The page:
Ultra-Orthodox Jews look towards the Dome of the Rock in Jerusalem's Old City.
(photo credit: REUTERS)
The religious establishment has reacted furiously to a Supreme Court ruling allowing the Reform and Masorti (Conservative) Movements in Israel to use public mikvaot (ritual baths) for conversion immersion ceremonies.
The non-Orthodox movements had filed an appeal to the Supreme Court in 2010 against a lower court decision upholding the right of the Beersheba Religious Council to prevent Reform and Conservative converts from using public mikvaot in the city.
The Supreme Court ruled on Thursday that this ban was discriminatory and “inconsistent with the duty of the administrative authority to act with equality in all its actions.”
Sephardi Chief Rabbi Yitzhak Yosef described the ruling as “wretched” and “outrageous,” and accused the non-Orthodox movements of making arbitrary use of Jewish law for their own ends.
“The Reform are undermining the Jewish identity of the State of Israel and are using Jewish law for their needs only when it suits them,” the chief rabbi said.
“The court cannot with one hand satisfy the desire of a tiny handful of people and with the other hand strike a mortal wound to the masses of Jews who want Jewish life in accordance with Jewish law and the continued preservation of the true Jewish identity of the state,” he added.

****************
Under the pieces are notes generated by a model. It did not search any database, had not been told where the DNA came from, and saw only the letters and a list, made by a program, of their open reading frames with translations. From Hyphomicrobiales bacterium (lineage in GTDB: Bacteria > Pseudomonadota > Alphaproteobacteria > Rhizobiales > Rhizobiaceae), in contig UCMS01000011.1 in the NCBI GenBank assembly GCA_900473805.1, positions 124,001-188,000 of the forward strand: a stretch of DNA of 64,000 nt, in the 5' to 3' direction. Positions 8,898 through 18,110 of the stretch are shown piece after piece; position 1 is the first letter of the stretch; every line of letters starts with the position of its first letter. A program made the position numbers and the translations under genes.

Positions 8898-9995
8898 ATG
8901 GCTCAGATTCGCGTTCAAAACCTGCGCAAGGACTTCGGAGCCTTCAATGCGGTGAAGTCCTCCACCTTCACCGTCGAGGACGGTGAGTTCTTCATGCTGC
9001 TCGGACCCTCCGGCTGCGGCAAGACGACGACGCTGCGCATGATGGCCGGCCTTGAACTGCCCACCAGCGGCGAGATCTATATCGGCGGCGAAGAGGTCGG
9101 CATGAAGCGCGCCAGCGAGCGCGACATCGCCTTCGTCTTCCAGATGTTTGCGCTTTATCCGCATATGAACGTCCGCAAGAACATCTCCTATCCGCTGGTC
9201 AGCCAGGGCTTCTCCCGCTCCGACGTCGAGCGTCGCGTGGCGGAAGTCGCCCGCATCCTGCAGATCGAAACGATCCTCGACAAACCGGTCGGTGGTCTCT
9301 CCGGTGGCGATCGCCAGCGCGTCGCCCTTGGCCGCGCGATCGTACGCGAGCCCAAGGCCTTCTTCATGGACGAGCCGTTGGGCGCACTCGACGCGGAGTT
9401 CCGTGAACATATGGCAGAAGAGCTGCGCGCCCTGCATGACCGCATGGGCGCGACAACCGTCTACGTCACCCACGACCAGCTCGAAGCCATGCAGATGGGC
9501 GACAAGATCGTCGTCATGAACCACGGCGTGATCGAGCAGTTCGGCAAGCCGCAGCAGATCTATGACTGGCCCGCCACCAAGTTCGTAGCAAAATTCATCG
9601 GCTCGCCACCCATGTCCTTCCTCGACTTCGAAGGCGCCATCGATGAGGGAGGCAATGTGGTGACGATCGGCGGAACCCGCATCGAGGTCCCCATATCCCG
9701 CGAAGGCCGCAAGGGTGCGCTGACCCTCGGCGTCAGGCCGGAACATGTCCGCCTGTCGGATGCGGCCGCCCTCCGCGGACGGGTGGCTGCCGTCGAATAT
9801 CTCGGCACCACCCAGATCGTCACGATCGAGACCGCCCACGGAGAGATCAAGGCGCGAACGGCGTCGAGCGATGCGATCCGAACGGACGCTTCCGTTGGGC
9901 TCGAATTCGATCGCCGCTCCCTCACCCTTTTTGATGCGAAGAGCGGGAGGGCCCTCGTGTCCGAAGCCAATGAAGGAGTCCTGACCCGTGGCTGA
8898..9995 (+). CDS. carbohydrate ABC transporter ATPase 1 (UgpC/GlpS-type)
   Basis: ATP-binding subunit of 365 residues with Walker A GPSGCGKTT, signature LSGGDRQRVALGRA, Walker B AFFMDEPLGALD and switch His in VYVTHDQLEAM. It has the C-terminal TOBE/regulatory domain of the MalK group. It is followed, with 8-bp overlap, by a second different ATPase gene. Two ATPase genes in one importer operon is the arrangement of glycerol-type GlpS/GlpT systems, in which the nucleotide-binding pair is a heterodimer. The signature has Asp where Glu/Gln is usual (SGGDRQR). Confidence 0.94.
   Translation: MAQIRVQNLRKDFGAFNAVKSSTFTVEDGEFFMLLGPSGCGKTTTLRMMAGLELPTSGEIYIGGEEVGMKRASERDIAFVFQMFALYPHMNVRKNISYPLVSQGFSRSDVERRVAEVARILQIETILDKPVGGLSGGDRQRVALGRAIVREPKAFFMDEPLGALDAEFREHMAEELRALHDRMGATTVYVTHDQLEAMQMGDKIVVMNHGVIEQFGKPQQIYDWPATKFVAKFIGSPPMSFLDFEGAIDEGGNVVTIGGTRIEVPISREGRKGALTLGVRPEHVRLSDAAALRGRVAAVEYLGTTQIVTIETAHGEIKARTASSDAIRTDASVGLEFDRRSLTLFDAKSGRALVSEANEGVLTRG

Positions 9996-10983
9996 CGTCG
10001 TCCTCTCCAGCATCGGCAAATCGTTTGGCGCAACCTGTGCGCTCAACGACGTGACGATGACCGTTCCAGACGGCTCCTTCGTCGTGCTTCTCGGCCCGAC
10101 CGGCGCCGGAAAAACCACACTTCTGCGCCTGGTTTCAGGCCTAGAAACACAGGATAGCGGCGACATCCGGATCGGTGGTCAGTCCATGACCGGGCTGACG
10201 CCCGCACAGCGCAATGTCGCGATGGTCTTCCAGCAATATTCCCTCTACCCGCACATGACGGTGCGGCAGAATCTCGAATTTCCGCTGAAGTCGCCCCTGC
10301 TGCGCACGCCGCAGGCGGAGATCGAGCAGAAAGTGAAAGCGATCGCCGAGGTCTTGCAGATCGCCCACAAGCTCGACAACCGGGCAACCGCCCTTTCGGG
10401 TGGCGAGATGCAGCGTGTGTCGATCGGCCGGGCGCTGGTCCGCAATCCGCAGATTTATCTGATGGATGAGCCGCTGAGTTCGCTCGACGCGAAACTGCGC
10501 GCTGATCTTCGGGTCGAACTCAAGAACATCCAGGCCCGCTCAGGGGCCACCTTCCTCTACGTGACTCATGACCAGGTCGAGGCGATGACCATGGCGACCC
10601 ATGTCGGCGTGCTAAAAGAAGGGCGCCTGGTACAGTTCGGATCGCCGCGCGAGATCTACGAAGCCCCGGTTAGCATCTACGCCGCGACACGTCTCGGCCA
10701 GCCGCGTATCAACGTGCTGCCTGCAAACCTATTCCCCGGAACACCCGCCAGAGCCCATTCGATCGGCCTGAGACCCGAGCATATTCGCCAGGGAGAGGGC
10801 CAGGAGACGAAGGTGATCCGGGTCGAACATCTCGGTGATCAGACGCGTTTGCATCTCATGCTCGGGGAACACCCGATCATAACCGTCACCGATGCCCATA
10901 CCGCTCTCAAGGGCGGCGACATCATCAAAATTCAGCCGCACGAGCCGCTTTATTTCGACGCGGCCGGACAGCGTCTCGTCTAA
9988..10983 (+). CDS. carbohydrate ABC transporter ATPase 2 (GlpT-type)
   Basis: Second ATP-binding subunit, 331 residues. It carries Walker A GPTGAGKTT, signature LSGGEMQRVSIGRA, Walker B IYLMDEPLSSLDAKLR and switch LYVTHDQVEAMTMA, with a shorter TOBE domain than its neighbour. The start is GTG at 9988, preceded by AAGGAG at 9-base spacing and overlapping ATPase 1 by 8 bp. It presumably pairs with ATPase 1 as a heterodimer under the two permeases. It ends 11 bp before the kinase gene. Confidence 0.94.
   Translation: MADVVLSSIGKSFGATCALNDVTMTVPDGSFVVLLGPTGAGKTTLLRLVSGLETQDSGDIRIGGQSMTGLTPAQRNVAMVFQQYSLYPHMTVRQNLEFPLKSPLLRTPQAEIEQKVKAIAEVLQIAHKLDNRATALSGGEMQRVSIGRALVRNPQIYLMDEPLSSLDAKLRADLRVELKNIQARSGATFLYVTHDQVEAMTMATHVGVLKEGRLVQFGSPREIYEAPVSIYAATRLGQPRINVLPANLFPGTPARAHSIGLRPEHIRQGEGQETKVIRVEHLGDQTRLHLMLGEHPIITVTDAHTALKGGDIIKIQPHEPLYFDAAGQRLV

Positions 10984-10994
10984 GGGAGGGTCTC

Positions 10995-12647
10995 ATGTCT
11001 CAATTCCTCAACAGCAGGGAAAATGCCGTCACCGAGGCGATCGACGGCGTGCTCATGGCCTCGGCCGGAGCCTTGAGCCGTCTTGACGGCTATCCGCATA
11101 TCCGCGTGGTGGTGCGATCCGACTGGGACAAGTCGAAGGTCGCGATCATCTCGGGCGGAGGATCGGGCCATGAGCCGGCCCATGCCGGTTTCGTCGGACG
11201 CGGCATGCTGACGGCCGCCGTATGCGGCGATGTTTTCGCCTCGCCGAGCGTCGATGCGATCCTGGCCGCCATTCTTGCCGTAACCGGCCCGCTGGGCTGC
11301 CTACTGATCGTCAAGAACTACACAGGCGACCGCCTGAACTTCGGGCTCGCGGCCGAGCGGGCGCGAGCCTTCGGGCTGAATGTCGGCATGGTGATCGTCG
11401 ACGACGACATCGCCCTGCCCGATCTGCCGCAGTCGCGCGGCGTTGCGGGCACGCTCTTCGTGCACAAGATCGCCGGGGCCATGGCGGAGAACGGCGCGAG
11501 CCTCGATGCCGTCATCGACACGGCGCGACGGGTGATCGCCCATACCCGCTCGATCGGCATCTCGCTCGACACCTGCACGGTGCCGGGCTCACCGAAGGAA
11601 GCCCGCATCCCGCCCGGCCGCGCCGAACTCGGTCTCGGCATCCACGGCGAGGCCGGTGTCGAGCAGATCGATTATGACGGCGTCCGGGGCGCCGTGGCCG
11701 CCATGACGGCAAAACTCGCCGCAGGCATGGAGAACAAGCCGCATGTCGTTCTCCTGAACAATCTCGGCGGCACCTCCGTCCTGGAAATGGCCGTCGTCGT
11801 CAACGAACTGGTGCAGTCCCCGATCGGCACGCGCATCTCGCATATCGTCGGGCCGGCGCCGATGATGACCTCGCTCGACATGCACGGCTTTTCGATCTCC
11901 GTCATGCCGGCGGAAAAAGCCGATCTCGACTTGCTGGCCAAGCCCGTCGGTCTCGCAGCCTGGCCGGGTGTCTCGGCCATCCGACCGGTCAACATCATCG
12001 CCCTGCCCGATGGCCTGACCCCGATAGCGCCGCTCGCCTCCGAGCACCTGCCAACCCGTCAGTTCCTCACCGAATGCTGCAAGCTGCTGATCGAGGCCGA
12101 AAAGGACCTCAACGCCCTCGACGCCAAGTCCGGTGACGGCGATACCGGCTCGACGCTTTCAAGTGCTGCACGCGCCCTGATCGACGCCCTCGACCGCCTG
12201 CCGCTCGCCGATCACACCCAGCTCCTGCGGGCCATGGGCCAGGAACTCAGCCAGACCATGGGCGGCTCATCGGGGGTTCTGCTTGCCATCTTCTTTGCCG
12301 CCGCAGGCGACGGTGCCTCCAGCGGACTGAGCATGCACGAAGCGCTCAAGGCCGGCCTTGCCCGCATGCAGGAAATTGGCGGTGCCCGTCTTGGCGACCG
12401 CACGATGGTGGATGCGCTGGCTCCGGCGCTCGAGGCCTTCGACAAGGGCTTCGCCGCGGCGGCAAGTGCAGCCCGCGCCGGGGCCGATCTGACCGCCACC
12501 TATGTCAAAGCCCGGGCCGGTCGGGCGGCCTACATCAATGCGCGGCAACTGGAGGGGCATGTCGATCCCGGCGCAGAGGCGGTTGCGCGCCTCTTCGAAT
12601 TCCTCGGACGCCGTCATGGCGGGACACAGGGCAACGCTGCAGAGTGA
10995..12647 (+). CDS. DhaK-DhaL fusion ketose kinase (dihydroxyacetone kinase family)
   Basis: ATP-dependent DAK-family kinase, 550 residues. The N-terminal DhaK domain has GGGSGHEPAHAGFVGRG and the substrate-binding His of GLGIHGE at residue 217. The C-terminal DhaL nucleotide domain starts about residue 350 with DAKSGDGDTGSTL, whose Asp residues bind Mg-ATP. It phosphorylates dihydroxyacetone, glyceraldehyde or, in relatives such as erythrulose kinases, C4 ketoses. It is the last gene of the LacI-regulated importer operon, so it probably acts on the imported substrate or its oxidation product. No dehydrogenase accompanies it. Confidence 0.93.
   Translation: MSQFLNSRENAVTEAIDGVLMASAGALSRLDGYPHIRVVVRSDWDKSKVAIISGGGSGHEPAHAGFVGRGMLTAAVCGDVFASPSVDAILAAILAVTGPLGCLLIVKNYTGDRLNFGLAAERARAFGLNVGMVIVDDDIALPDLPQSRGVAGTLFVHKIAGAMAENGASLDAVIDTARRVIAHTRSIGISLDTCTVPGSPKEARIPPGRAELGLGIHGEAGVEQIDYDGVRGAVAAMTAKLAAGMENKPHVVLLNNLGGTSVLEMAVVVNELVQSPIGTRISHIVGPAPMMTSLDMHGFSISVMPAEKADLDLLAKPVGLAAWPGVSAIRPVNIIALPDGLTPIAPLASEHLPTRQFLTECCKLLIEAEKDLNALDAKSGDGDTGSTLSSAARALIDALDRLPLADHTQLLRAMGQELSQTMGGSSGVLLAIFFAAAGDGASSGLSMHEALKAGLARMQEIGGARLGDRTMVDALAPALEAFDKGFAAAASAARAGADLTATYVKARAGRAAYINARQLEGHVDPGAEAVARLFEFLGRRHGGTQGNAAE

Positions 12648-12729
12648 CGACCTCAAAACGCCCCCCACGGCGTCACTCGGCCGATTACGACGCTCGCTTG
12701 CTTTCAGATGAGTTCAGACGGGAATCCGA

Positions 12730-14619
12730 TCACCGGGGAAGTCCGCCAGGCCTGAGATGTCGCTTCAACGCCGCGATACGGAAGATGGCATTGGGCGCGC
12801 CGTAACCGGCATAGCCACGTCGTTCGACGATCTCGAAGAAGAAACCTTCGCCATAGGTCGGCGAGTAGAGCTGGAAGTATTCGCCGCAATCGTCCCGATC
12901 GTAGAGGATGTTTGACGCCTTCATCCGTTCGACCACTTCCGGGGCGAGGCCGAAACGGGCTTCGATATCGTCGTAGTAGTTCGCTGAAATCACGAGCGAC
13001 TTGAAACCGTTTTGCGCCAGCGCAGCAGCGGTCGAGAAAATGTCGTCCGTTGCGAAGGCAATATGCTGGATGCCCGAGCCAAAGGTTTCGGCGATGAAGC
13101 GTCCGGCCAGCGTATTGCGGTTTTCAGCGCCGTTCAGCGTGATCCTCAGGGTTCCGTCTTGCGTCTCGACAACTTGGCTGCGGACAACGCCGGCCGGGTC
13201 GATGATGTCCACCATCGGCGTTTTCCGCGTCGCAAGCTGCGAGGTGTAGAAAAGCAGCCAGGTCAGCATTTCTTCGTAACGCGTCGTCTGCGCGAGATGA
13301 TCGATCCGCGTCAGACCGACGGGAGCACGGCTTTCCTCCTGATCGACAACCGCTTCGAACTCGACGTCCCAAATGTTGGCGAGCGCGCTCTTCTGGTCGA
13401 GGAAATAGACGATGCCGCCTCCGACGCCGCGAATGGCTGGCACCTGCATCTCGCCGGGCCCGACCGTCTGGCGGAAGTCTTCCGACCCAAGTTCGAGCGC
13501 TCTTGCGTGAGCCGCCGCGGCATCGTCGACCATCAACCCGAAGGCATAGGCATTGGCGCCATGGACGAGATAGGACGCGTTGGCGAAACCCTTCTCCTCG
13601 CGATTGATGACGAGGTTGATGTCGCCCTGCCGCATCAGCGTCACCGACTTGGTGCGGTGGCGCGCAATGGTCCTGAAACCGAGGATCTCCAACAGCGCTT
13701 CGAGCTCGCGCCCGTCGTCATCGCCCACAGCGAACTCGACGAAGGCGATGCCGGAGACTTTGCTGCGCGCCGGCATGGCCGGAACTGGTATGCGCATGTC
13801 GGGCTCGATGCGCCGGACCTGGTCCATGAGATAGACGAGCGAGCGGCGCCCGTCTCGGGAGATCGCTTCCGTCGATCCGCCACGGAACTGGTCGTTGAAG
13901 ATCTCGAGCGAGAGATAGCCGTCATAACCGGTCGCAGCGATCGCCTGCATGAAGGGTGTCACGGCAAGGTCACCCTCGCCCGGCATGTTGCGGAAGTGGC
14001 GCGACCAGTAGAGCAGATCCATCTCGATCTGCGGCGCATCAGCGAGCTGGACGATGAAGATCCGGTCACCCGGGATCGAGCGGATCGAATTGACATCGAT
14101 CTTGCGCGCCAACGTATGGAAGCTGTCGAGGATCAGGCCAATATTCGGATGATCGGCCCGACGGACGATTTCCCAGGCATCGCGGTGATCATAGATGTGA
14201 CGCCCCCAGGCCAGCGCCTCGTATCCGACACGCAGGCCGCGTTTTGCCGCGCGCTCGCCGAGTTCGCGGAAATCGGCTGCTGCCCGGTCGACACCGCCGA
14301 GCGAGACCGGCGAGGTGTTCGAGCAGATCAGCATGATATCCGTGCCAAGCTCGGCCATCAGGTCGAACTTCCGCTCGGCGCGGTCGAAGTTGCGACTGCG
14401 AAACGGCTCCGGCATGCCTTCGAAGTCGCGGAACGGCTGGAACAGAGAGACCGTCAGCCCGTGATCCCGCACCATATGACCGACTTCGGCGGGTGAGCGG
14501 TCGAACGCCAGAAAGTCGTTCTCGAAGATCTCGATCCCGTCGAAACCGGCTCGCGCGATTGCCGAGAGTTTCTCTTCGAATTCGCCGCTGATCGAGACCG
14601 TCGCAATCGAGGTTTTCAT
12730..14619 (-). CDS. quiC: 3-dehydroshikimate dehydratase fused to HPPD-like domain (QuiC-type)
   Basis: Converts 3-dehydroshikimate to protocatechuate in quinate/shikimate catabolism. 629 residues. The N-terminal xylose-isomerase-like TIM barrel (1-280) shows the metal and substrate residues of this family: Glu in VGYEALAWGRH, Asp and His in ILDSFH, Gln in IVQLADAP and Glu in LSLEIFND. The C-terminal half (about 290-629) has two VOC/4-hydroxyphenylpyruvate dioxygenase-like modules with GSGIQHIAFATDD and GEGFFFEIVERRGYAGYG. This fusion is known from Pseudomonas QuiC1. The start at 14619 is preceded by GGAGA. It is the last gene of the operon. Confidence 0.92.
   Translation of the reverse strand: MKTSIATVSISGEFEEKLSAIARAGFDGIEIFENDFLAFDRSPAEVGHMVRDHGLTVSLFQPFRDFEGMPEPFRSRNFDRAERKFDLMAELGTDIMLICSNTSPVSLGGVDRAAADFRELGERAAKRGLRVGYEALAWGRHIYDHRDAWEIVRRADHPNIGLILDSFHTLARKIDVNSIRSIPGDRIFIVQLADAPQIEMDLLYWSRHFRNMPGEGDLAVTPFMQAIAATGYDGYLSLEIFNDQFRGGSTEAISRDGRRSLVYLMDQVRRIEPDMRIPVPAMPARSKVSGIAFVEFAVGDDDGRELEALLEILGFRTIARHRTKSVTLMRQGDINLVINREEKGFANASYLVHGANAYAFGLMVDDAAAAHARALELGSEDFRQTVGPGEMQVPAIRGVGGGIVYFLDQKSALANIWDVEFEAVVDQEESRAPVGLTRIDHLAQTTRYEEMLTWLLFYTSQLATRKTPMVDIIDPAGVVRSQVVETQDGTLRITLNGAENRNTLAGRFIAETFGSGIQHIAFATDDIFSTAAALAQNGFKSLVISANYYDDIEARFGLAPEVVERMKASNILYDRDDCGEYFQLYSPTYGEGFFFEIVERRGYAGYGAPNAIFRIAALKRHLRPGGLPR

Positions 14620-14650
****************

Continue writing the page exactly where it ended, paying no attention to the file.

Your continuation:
Rabbi Gilad Kariv, director of the Reform Movement in Israel, responded that Yosef’s comments only highlight the “out-of-date” nature of the “Orthodox monopoly” over religious issues in the state.
“A clear majority of the public supports full recognition of the non-Orthodox denominations, and step-by-step this goal will be achieved, which will only strengthen the Jewish identity of the State of Israel,” said Kariv.
“Rabbi Yosef will continue to use undignified language, and we will continue to establish facts on the ground.”
Meanwhile, fiery United Torah Judaism MK Moshe Gafni said on Friday that he would introduce a bill this week establishing that public mikvaot will be operated only in accordance with the Chief Rabbinate’s instructions – essentially hinting that the new law would once again ban the non-Orthodox movements from using them.
Gafni claimed that the coalition agreement signed by UTJ with the Likud stipulates that if any violation of the status quo on religion and state issues occurs during the government’s tenure, UTJ can insist on rectifying the violation through legislation.
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